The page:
Del Carmen Molina v. Wells Fargo Bank, N.A.
ORDER DISMISSING APPEAL. Closing Case. Signed by Judge Robert N. Scola, Jr. on 4/25/2017. (pes) NOTICE: If there are sealed documents in this case, they may be unsealed after 1 year or as directed by Court Order, unless they have been designated to be permanently sealed. See Local Rule 5.4 and Administrative Order 2014-69.
United States District Court
Southern District of Florida
Angela Del Carmen Molina,
Wells Fargo Bank, N.A., Appellee.
Civil Action No. 16-24834-Civ-Scola
Order Dismissing Appeal
This matter is before the Court on pro se Appellant Angela Del Carmen
Molina’s appeal of the bankruptcy court’s denial of her motion to extend the
automatic bankruptcy stay pursuant to section 362(c)(3) of the Bankruptcy
Code. For the reasons that follow, Molina’s appeal is dismissed as moot.
This appeal arises out of a voluntary Chapter 13 bankruptcy case filed by
Molina on October 19, 2016. This was the fourth Chapter 13 bankruptcy case
filed by Molina since December 27, 2011. (Appellee’s Ans.; ECF No. 23, 10.) Her
third filing was dismissed on April 11, 2016 and then closed on May 12, 2016,
just five months prior to the filing of the instant bankruptcy petition. (Id. at 7.)
Appellee Wells Fargo Bank, N.A. purports to be a creditor, as a successor in
interest to Aurora Loan Services, LLC, which had obtained, in state court, a
final judgment of foreclosure on a mortgage it held on real property owned by
Molina. (Id. at 10.)
Ordinarily, an automatic stay is triggered by the filing of a bankruptcy
petition. However, because Molina filed her current Chapter 13 case less than
one year after her previous Chapter 13 case was dismissed, it is subject to the
repeat-filer provisions of the Bankruptcy Abuse Prevention and Consumer
Protection Act of 2005 (codified in scattered sections of 11 U.S.C.). Section
362(c)(3)(A) of that act provides that, under these circumstances, the automatic
stay “with respect to any action taken with respect to a debt or property
securing such debt or with respect to any lease shall terminate with respect to
the debtor on the 30th day after the filing of the later case.” 11 U.S.C. §
362(c)(3)(A). Upon motion, however, the bankruptcy court may extend the stay
after notice and a hearing “if the party in interest demonstrates that the filing
of the later case is in good faith as to the creditors to be stayed.” 11 U.S.C. §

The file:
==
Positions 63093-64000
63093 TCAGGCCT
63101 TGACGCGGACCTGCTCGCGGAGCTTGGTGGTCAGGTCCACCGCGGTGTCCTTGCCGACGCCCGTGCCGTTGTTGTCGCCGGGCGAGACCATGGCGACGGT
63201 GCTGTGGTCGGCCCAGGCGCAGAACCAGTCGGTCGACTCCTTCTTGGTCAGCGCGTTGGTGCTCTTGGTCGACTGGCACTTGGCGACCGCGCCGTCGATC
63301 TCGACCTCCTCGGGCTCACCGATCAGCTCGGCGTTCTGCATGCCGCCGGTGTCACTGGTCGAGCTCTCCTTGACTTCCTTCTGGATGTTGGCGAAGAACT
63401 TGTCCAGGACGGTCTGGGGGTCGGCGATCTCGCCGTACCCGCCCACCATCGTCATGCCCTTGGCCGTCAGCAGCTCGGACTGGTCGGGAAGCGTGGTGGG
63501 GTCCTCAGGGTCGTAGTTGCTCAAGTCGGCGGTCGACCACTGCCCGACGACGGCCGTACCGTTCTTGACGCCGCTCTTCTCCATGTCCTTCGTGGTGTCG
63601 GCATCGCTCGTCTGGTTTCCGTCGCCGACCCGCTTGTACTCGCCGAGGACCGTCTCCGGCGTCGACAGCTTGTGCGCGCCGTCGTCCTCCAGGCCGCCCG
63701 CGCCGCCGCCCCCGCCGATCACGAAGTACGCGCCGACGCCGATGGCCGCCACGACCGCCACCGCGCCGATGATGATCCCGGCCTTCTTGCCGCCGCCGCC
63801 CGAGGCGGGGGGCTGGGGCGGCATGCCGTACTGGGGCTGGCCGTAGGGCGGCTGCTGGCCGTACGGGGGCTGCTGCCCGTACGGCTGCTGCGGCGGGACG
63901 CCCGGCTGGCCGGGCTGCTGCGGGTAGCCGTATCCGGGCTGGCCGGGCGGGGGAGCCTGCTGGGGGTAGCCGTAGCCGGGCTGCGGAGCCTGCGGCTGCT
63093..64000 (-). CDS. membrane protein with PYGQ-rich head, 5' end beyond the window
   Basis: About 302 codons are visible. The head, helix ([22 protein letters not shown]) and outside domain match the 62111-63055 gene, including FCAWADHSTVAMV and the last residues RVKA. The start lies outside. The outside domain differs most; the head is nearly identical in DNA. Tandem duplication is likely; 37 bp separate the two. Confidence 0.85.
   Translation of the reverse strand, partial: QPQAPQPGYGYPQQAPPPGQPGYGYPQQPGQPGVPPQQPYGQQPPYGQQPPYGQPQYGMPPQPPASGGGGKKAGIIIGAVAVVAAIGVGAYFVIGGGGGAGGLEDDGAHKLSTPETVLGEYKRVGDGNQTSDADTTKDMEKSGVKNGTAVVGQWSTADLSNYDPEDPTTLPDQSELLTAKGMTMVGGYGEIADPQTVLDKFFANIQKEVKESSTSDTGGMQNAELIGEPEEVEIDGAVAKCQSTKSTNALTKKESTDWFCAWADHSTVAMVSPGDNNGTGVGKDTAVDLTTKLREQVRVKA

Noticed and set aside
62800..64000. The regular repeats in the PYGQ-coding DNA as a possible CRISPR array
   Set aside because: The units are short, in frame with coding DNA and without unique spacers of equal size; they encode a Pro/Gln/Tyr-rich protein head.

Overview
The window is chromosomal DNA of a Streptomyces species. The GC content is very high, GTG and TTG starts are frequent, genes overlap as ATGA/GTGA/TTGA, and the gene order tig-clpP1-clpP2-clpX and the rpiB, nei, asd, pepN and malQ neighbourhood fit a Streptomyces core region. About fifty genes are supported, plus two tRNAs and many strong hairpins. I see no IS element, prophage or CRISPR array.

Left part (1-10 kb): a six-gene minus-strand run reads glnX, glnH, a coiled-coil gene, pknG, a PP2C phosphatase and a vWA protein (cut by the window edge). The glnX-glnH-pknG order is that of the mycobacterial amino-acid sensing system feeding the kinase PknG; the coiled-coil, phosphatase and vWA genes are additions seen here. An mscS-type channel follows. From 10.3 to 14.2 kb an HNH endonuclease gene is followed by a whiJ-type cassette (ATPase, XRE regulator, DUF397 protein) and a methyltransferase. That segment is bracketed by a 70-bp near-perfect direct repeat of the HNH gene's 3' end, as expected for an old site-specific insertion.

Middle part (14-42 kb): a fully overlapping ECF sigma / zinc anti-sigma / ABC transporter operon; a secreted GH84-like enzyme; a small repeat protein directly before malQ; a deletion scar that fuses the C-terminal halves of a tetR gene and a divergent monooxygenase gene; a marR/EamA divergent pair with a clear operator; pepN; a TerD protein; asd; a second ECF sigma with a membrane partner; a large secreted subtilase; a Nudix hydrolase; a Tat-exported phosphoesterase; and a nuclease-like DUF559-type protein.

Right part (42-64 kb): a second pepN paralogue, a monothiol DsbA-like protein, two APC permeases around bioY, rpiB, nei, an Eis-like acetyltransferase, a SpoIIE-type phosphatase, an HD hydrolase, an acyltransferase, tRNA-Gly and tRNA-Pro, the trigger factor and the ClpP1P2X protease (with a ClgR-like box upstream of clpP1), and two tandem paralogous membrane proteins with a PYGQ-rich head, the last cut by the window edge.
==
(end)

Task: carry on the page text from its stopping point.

On October 25, 2016, Molina filed a motion to extend or impose the
automatic stay. (Bank. Dkt. ECF No. 13.) Wells Fargo opposed the motion and
Molina thereafter replied. (Bank. Dkt. ECF Nos. 25 & 26.) The Court then held
a hearing, at which it heard argument from the parties, and denied Molina’s
motion, finding “no cause to extend the automatic stay.” (Bank. Dkt. ECF No.
27.) Just over two weeks later, on December 2, 2016, the bankruptcy court
dismissed Molina’s case, with prejudice, for her failure to make preconfirmation-plan payments and for her failure to appear at the section 341
meeting of creditors. (Bank. Dkt. ECF No. 42.) Thereafter Molina filed a motion
to reinstate her case and then a motion for a rehearing and to reconsider the
denial of her motion to reinstate. The latter motion was also denied. While her
appeal of the order denying her motion to extend the stay was pending in this
Court, Molina also filed a notice of appeal, seeking review in the district court
of the bankruptcy court’s order denying her motion for rehearing of her motion
to reinstate her case. That appeal, Molina v. Neidich, is currently pending
before United States District Judge Kathleen M. Williams in Case No. 1:17-cv20876-KMW.
The Court finds that because Molina’s bankruptcy case has been
dismissed, her appeal of the order denying her motion to extend her stay is
moot. Section 362(c)(2)(B) states unambiguously that an automatic bankruptcy
stay ceases when the bankruptcy case is dismissed. 11 U.S.C. § 362(c)(2)(B);
see In re Lashley, 825 F.2d 362, 364 (11th Cir. 1987) (noting the need for a
debtor to obtain a stay pending appeal in order to prevent a creditor from
foreclosing on debtor’s property during the appeal); see also, e.g., In re De
Jesus Saez, 721 F.2d 848, 851 (1st Cir. 1983) (“[A]n automatic stay must
plainly terminate upon dismissal of the petition giving rise to it.”); In re
Lomagno, 320 B.R. 473, 478 (B.A.P. 1st Cir. 2005), aff’d, 429 F.3d 16 (1st Cir.
2005) (“[D]ismissal of the bankruptcy petition immediately terminates . . . the
automatic stay.”). Thus, any relief the Court could grant with respect to the
instant appeal would have no possible effect considering the ultimate
termination of any stay by reason of the bankruptcy court’s dismissal of
Molina’s appeal is therefore dismissed. The Clerk is directed to close
this case and any pending motions are denied as moot. Further, based on the
Court’s order, the need for oral argument has been obviated. The hearing
previously set for April 27, 2017 is thus canceled. Counsel for Wells Fargo is
directed to make their best effort to contact Molina, whether by telephone,
email, or otherwise, to inform her of the cancelation of the oral argument.
Done and ordered, at Miami, Florida, on April 25, 2017.
Robert N. Scola, Jr.
United States District Judge
Copies to via U.S. mail to:
Angela Del Carmen Molina
338 Falcon Avenue
Miami Springs, FL 33166
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